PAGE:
PrintE-mail Written by Michael Coldwell

Here’s a morbid little game for all you cinéastes. Think of a movie director then choose the exact moment in their career when a freak bolt of lightning (or other tragic event) would have frozen their reputation at its highest point, safe from that downhill plunge into ‘the recent stuff’. Would The Untouchables, for example, have made a great full stop for Brian De Palma? Or how about Scarface? Did They Live seal John Carpenter’s legacy? Or did it all go downhill after The Thing? When did Tarantino’s Oscar-baiting formula tip into self-parody? When exactly did George Lucas jump the Ewok? Loads of fun.

Few filmographies have a patchier ‘late period’ than Dario Argento’s. Though still massively revered, he’s effectively spent the last 30 years in competition with himself. The insanely inventive sequence of supernaturally charged gialli he directed between The Bird with The Crystal Plumage in 1970 and – we’d argue - Phenomena in 1985, certainly looks a fine body of work from this distance. Now that Phenomena has been lavished with the multi-disc 4K treatment by Arrow Video, how does Argento’s golden age bookend shape up in 2017?

In her first leading role, a young Jennifer Connelly plays a movie star’s daughter (also called Jennifer) who is packed off to an exclusive finishing school for bitchy teenage girls in ‘Swiss Transylvania’. While out one night doing a spot of sleepwalking, Jennifer witnesses a cloaked figure murdering a fellow student. It transpires this character is working his or her (OK his) way through the school population. Vowing not to be the next victim, Jennifer joins forces with a lovable old Scottish entomologist (Donald Pleasance) and his pet chimpanzee and is soon on the trail of the school slasher aided by her unique ability to telepathically communicate with insects, who assist her like little multi-legged Columbos and fly to her rescue whenever required.

Does that sound a bit insane? Spot on, it is. Made at a career crossroads when Argento was breaking away from the family production ‘firm’ of father Salvatore and brother Claudio, Phenomena sees the high-fringed Italian fear master off the leash and having a ball. A passion project that saw him immersed in the study of insect behaviour before decamping his trusty wind and rain machines to picturesque Switzerland, it effortlessly radiates his signature, otherworldly aura of stylised dread. While it lacks the bedazzling nightmare logic and baroque interiors of Suspiria and Inferno, you’re not short-changed on all the other stuff you expect from prime-period Argento. Tautly choreographed terror set-ups, extraordinary camera angles, operatic lighting and old musical muckers Goblin are all present and correct but this one also gives you an intelligent bluebottle detective, a hideous mutant dwarf and additional music from a range of incongruous 80s metal bands who pop up when you least expect them, but in a good way.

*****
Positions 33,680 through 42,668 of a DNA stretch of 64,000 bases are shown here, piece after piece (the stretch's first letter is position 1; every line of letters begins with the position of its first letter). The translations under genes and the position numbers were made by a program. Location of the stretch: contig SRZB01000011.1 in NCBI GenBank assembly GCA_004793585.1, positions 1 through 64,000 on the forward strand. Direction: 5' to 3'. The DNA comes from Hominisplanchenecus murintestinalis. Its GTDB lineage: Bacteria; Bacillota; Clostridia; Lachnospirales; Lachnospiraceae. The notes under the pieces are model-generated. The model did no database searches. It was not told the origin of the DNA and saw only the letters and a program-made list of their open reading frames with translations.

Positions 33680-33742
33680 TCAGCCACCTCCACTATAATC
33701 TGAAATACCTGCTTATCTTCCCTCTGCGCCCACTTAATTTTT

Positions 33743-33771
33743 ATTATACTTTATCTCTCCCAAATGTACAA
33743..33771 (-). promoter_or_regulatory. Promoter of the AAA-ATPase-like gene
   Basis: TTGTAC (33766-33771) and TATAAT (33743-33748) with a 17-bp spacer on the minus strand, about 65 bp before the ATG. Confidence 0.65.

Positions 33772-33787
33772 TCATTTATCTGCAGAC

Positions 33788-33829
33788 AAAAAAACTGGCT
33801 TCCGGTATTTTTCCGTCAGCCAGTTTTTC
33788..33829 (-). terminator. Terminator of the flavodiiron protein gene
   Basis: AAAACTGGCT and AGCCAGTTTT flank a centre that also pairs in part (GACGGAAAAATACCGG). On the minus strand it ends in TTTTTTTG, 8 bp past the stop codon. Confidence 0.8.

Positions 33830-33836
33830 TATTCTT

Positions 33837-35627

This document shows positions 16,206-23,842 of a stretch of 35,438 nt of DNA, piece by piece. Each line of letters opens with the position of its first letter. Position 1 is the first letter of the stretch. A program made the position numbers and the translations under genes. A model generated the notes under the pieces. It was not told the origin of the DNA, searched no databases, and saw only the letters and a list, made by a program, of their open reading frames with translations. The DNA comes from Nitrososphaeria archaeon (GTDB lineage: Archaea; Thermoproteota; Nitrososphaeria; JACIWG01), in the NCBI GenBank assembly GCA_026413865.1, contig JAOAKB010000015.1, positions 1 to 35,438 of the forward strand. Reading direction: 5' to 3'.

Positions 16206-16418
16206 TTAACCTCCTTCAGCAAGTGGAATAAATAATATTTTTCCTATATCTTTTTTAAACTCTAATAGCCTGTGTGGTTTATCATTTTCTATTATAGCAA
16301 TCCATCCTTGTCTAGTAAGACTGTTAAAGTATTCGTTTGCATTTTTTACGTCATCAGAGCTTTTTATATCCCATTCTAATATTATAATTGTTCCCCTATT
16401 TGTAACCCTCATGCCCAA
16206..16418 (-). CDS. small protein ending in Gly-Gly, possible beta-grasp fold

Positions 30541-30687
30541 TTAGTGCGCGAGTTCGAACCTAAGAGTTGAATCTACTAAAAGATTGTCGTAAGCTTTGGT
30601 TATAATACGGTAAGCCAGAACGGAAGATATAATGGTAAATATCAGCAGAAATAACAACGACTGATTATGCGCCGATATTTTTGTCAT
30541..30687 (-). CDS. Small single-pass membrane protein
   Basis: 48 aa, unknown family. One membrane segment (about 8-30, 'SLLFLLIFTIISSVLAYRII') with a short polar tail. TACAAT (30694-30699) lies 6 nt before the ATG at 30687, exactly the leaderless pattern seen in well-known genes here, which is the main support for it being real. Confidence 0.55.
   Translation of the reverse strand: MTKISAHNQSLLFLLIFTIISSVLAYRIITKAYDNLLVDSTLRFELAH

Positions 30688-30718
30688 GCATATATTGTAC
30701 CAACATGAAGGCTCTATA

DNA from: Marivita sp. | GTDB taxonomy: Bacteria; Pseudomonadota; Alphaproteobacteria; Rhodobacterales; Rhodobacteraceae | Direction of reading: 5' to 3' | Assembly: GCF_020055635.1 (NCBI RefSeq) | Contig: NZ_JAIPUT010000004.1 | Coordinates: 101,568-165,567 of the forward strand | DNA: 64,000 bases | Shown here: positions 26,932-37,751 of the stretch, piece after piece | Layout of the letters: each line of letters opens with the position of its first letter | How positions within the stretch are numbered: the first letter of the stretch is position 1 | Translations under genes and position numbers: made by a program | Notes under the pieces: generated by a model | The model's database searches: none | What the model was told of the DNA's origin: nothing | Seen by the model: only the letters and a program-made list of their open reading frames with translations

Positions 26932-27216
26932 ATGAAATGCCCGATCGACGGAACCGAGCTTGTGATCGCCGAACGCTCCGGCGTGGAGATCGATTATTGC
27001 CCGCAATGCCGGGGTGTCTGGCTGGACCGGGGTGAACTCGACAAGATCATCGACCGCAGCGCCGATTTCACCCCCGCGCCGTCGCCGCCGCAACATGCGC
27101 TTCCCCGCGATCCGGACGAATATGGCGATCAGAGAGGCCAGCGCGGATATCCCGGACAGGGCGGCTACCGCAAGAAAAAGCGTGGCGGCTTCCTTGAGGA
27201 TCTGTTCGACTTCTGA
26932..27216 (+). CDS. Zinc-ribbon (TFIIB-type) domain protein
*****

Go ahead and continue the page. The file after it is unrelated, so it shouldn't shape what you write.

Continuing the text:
The casting also helps no end. Connelly was just 14 when she made this yet throws herself into the bee-stroking insect queen routine with fearless gusto - not least when she finds herself neck-deep a vat of rotting corpse-sludge. Argento’s former muse and lucky charm Daria Nicolodi has a ball as a progressively unhinged teacher and Donald Pleasance positively twinkles benign intelligence as he rattles about in his wheelchair. Just writing this makes us want to watch it again.

And we can do just that because this box set has three different versions of the film, the highlight being the 116-minute Italian cut now available in almost-English for first time. As they did with the longest cut of Deep Red, Arrow has applied some clever reconstructive boffinry to the soundtrack but there are still a few sections in Italian. We also get the slightly shorter 110-minute international release and the oddity that is Creepers, an 83-minute drive-in version New Line released in the USA for people with very short attention spans. Even if you don’t know the back history, Creepers feels like what it is - a butchered version of something longer and more atmospheric. This being Arrow, there’s loads of other cool extras including Claudio Simonetti’s  peerless soundtrack on a separate disc, an exhaustive 2-hour retrospective, publicity materials, a life-size rotting human head infested with real maggots and a ‘visual essay’ which points out the differences in the various cuts of the film (watch this bit first – it’s very handy). OK, maybe not the rotting head.

A delirious three-course horror feast with pudding, then, and a strong contender for the last of Argento’s true classics. Or are we unjustly overlooking his next film, Opera (1987)? Almost probably.


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